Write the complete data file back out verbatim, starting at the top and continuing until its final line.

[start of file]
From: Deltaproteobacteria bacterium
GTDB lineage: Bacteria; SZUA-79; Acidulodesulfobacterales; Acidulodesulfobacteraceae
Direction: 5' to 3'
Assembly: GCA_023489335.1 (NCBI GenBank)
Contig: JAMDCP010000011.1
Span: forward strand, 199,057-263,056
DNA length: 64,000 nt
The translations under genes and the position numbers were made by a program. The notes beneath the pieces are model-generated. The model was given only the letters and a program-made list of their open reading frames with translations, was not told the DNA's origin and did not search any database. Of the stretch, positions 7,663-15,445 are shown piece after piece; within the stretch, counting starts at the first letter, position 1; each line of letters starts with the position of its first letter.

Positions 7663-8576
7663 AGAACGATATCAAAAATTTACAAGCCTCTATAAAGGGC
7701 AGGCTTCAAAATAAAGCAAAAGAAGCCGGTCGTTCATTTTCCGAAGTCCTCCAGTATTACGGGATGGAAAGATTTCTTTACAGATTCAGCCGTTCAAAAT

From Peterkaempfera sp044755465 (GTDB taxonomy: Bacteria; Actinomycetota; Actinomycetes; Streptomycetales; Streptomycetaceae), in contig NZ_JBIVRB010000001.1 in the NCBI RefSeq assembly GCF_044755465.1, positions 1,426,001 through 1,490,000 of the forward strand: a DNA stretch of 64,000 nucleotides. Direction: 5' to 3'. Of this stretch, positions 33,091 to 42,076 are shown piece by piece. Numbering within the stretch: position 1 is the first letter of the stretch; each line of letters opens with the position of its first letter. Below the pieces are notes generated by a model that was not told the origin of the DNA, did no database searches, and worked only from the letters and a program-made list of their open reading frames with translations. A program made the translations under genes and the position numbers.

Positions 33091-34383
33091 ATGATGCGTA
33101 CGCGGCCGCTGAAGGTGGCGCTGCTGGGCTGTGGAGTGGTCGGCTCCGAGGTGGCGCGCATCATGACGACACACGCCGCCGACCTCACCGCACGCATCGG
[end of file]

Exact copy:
From: Deltaproteobacteria bacterium
GTDB lineage: Bacteria; SZUA-79; Acidulodesulfobacterales; Acidulodesulfobacteraceae
Direction: 5' to 3'
Assembly: GCA_023489335.1 (NCBI GenBank)
Contig: JAMDCP010000011.1
Span: forward strand, 199,057-263,056
DNA length: 64,000 nt
The translations under genes and the position numbers were made by a program. The notes beneath the pieces are model-generated. The model was given only the letters and a program-made list of their open reading frames with translations, was not told the DNA's origin and did not search any database. Of the stretch, positions 7,663-15,445 are shown piece after piece; within the stretch, counting starts at the first letter, position 1; each line of letters starts with the position of its first letter.

Positions 7663-8576
7663 AGAACGATATCAAAAATTTACAAGCCTCTATAAAGGGC
7701 AGGCTTCAAAATAAAGCAAAAGAAGCCGGTCGTTCATTTTCCGAAGTCCTCCAGTATTACGGGATGGAAAGATTTCTTTACAGATTCAGCCGTTCAAAAT

From Peterkaempfera sp044755465 (GTDB taxonomy: Bacteria; Actinomycetota; Actinomycetes; Streptomycetales; Streptomycetaceae), in contig NZ_JBIVRB010000001.1 in the NCBI RefSeq assembly GCF_044755465.1, positions 1,426,001 through 1,490,000 of the forward strand: a DNA stretch of 64,000 nucleotides. Direction: 5' to 3'. Of this stretch, positions 33,091 to 42,076 are shown piece by piece. Numbering within the stretch: position 1 is the first letter of the stretch; each line of letters opens with the position of its first letter. Below the pieces are notes generated by a model that was not told the origin of the DNA, did no database searches, and worked only from the letters and a program-made list of their open reading frames with translations. A program made the translations under genes and the position numbers.

Positions 33091-34383
33091 ATGATGCGTA
33101 CGCGGCCGCTGAAGGTGGCGCTGCTGGGCTGTGGAGTGGTCGGCTCCGAGGTGGCGCGCATCATGACGACACACGCCGCCGACCTCACCGCACGCATCGG